Strengthening demand for lithium and polysilicon as nations strive to meet global carbon emission reduction targets are powering mining share prices.
Lithium demand suffered at the start of the Covid-19 pandemic as the key market China was hit by lockdowns. Supply also took a battering as mines in major producing regions, such as South America, were closed.
But as economies emerged out of the pandemic with a renewed zeal to increase the switch to clean energy and meet Paris Agreement goals of limiting global warming to 1.5 degrees Celsius, miners have bounced back. It is driven by the need for lithium-ion battery technology in electric vehicles and renewable energy storage and polysilicon use in solar panels.
According to business information provider IHS Markit, polysilicon prices surged 175% between January and mid-June – and are expected to remain high until the middle of next year. Spot prices for lithium carbonate in China, according to Reuters, have shot up 170% this year to $22,000 a tonne, the highest in three years.
Lithium demand is tipped to rise 26.1% – or 100,000 tonnes to 450,000 this year – with surging demand for electric vehicles, driven by Government policies, such as the US infrastructure plan investing in charging networks, expected to leave a lithium shortfall of 117,000 tonnes by 2024, according to a Macquarie estimate reported by Forbes.
Spot price rise for lithium carbonate in China according to Reuters
This growing supply-and-demand imbalance has helped the share price of the world’s largest lithium producer, Albemarle [ALB], soar 168% over the past 12 months.
Polysilicon has had a tougher time, the share price of Chinese producer Daqo New Energy [DQ] has dropped 41% from April 26 to its close on Monday. This fall is down to higher prices putting off solar developers from building new sites and installing panels and supply chain squeezes.
Visible shift to clean energy
The shift towards renewables and clean sources of power –and away from fossil fuels is apparent. Even oil majors, such as BP and Shell, are accelerating their exposure to renewable energy sources.
According to a Carbon Tracker report from earlier this year – and as reported by Reuters – from 2012 to 2020, investors bought almost $640 billion of equities issued by oil, gas and coal producers, fossil fuel-dependent utilities, pipelines and service companies. Their investments lost roughly $123 billion – or nearly 20% in value – despite bullish equity markets.
This shift will lead to a new commodity cycle where precious and base metals, such as lithium, polysilicon, palladium and uranium – to power nuclear energy – will come to the fore and leave oil and gas behind.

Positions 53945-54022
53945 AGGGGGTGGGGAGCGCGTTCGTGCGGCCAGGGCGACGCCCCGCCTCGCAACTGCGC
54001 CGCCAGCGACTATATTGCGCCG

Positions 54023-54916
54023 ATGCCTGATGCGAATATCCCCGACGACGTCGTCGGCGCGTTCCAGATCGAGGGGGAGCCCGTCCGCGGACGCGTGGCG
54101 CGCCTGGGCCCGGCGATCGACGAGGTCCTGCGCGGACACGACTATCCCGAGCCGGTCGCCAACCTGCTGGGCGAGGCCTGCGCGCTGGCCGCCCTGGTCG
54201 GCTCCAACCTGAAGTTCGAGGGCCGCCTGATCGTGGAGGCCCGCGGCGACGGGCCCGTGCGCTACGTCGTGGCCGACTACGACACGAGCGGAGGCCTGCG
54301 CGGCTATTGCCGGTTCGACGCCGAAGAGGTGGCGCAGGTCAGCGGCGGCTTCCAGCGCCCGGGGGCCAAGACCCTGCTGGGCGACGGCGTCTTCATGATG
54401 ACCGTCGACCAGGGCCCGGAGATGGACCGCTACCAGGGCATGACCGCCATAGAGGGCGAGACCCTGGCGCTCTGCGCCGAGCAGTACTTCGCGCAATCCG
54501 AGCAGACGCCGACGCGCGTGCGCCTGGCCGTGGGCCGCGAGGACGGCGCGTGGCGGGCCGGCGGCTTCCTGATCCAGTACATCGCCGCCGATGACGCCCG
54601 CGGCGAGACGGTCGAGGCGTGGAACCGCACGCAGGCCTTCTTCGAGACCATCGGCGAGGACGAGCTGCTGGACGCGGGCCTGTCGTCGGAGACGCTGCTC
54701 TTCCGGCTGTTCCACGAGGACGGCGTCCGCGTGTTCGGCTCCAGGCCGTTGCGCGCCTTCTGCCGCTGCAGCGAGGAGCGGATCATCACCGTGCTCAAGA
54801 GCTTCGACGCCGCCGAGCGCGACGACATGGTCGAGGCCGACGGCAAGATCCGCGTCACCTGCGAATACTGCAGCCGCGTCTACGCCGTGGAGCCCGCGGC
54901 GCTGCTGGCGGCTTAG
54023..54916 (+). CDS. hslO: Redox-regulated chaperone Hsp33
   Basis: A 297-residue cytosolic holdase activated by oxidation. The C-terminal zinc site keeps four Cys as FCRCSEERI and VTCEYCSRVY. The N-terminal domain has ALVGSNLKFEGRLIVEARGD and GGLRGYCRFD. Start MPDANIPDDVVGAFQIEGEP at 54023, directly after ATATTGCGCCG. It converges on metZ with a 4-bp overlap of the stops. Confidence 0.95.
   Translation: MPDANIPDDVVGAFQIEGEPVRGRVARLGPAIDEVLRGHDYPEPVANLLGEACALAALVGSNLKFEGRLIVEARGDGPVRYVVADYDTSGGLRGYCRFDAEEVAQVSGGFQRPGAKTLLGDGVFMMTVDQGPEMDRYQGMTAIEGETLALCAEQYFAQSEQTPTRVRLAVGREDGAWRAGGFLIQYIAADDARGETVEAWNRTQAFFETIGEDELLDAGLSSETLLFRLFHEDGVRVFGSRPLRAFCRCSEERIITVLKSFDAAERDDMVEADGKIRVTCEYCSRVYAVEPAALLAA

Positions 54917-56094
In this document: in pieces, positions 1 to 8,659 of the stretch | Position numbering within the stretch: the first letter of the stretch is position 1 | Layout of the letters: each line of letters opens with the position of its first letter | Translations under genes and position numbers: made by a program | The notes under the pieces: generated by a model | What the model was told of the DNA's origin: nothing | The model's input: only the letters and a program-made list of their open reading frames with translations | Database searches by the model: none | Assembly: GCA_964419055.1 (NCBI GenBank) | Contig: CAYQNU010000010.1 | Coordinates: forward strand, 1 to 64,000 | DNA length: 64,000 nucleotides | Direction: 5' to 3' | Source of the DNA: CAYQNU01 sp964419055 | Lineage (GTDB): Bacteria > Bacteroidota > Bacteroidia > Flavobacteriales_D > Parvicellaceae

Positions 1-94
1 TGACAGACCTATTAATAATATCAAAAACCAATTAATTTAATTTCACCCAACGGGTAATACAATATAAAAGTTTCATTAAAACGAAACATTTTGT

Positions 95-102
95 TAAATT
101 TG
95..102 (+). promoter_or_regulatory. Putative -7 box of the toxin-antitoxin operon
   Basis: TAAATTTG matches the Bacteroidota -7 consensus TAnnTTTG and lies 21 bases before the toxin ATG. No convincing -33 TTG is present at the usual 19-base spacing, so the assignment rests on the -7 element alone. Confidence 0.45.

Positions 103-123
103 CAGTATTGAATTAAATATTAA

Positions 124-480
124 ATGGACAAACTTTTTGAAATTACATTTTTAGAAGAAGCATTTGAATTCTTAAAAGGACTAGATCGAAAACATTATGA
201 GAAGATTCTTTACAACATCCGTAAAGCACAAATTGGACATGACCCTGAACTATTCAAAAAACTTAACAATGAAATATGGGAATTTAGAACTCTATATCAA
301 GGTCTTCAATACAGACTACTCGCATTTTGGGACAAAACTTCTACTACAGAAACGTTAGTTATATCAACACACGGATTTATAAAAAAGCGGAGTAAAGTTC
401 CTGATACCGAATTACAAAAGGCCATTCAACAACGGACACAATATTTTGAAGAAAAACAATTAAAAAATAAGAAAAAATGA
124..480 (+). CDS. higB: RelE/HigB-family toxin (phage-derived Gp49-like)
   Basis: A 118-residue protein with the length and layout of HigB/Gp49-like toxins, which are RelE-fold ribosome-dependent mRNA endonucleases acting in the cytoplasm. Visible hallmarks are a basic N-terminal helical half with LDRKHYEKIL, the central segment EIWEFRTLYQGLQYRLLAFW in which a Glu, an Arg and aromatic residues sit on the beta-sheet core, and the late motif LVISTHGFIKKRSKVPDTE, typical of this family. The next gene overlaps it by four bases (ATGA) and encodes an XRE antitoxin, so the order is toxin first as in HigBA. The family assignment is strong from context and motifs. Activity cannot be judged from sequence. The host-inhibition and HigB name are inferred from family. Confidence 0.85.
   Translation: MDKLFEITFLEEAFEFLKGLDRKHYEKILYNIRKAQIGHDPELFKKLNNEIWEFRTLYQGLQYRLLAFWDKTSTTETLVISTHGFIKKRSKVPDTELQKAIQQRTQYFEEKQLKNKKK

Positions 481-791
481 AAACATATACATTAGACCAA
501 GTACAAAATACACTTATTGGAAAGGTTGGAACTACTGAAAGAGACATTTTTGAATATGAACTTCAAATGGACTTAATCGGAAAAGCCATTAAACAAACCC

Lithium is also a major element in mobile phones, with polysilicon a vital part of semiconductors used in computers and cars.
According to Bloomberg NEF, and reported by Bloomberg, the shift could require up to $173 trillion in energy supply and infrastructure investment over the next three decades from the lithium heartlands of Chile to polysilicon plants in China.
“The energy transition is driving the next commodity supercycle. It is a decades-long transition, but the time to invest and make money is this decade. The time is now” - Jessica Fung, head strategist at Zug, Switzerland-based Pala Investments Ltd.
“The energy transition is driving the next commodity supercycle,” said Jessica Fung, head strategist at Zug, Switzerland-based Pala Investments Ltd., which funds mining projects tied to decarbonization. “It is a decades-long transition, but the time to invest and make money is this decade. The time is now.”
Bloomberg expects demand for cobalt, also used in batteries, will soar 70% by 2030.
“There’ll be a need for more manganese, iron, phosphorus and graphite, while copper, needed in clean energy technologies and to expand electricity grids, will also be a major beneficiary,” the research provider said.
The last commodities supercycle was in the 2000s driven by an expanding Brazil, Russia, India and especially China’s hunger for metals, oil, chemicals and food. It was ended by the global financial crisis with the S&P Goldman Sachs Commodity Index falling by around 60% between 2010 and 2020.
As prices of green metals begin to soar again, it seems another cycle is winding its way into view. It might appear to be an oxymoron to expect miners to help clean up the planet, but they are one of the equity sectors set to prosper in the years ahead.
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